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Updated: 23rd October 2018 12:36

Rodeo's future in Edmonton to be determined by weekend events

The future of Edmonton's two rodeos could include a single expanded rodeo with events planned over two weekends.

There is talk of a 10-day western cultural festival combining the PBR event with CFR

Setup is underway at Rogers Place for the first ever Professional Bull Riders Global Cup, which begins Thursday. (CBC)

The future of Edmonton's two rodeos could include a single expanded rodeo with events planned over two weekends.

But for now, the separate events are going head-to-head.

The 44th Canadian Finals Rodeo is already underway at Northlands Coliseum, and the first ever Professional Bull Riders Global Cup kicks off Thursday at Rogers Place.

Whether one event will take bums out of the seats of the other, has yet to be determined, said Jeff Robson, with the Canadian Professional Rodeo Association.

"The test will be how the turnout is at either event and I think that's some of the feedback we're waiting for," said Robson.

"I don't see them as competing," he said. "I think the audiences are much different."

The CFR offers a wide range of events including steer wrestling, barrel racing, saddle bronc riding and bull riding, and is linked to Farmfair International at the Expo Centre.

This weekend will be the last time the Canadian Finals Rodeo will be held at Northlands Coliseum in Edmonton. (Canadian Press)

The PBR Global Cup will feature only bull riding in what's described by Edmonton Economic Development as a "rock concert environment complete with pulsating music, explosive pyrotechnics, and fast-paced production."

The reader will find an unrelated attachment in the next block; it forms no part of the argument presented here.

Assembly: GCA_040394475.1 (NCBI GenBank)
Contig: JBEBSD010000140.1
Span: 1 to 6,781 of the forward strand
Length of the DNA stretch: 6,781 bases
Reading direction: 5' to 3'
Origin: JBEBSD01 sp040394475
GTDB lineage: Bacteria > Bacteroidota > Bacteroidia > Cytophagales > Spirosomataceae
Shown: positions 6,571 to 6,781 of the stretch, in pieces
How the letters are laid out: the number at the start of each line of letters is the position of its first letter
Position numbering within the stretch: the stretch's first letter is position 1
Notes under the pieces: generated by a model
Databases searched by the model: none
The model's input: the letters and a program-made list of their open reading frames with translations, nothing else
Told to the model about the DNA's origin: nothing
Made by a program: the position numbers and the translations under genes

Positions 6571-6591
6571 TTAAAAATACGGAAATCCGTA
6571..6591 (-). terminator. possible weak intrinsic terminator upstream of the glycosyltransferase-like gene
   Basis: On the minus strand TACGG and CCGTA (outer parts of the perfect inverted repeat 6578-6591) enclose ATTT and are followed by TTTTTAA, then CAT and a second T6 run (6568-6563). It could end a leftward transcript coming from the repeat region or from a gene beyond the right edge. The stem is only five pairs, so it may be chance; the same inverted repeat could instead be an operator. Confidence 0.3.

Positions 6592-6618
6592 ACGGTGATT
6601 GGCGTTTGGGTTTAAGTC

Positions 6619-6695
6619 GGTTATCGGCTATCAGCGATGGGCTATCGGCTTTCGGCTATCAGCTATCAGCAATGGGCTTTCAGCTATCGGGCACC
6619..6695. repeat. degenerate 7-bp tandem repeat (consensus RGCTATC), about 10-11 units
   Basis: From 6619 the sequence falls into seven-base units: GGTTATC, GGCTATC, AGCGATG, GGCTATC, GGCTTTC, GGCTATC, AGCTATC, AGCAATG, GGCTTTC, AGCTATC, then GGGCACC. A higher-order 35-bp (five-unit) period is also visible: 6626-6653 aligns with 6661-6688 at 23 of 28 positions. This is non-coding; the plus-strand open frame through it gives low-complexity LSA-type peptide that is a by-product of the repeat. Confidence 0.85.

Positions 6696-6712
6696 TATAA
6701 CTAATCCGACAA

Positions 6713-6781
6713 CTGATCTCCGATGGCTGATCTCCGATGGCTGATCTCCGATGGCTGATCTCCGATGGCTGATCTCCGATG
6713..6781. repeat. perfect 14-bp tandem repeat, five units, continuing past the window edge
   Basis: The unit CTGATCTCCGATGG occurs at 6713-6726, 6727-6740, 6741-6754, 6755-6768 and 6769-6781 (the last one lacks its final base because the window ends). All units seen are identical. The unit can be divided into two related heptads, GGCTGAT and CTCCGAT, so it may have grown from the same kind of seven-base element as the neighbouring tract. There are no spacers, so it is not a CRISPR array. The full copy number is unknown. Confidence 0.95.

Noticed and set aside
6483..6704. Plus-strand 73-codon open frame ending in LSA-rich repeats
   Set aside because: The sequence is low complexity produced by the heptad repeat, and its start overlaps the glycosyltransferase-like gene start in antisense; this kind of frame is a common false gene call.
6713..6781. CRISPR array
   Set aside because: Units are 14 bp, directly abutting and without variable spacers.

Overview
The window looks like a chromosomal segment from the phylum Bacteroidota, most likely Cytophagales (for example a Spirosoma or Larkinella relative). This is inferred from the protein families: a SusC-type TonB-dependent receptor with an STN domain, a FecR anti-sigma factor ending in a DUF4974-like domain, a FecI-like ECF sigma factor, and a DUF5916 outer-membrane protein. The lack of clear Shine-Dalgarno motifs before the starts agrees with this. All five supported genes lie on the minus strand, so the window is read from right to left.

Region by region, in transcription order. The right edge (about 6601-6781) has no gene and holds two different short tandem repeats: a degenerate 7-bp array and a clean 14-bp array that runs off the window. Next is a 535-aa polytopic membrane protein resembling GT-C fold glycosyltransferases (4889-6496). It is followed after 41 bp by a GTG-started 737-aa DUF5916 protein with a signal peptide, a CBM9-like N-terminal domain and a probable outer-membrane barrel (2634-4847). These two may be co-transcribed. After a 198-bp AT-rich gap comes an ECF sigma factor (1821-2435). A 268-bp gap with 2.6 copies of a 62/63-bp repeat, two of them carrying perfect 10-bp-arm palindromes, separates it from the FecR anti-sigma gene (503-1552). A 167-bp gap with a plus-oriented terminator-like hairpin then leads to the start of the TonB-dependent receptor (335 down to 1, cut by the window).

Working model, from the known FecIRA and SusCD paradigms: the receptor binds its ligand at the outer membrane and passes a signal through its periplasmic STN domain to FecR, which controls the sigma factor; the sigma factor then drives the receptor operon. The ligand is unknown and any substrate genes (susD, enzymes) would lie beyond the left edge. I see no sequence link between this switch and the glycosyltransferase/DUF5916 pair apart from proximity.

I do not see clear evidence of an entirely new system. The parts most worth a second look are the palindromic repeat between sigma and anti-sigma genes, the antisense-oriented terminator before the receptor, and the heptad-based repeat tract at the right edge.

The two events ended up happening in Edmonton at the same time because CFR was supposed to leave Edmonton and PBR was stepping up to fill the void, said PBR president Sean Gleason.

"CFR deciding to come back is certainly concerning in the short term, but in the long term if we can figure out a way to make it work, it's gonna be one of the biggest western sports weekends in the world," said Gleason.

Ideas for the future

There are discussions underway for what rodeo sports in Edmonton might look like in the future, said Tim Shipton, spokesperson for the Oilers Entertainment Group.

"You could call it talks and that's about it. We haven't got down to any of the brass tacks of negotiations but we certainly are talking," said Shipton.

One vision is for the PBR event and CFR to run over a 10-day period on back-to-back weekends as part of a western cultural festival, said Robson. It's an idea he believes could work.

But would holding rodeo events over two weekends be too much for Edmontonians?

"Good question. It's certainly one of the things that's been talked about," said Robson. "If it's going to work, it's going to work here."

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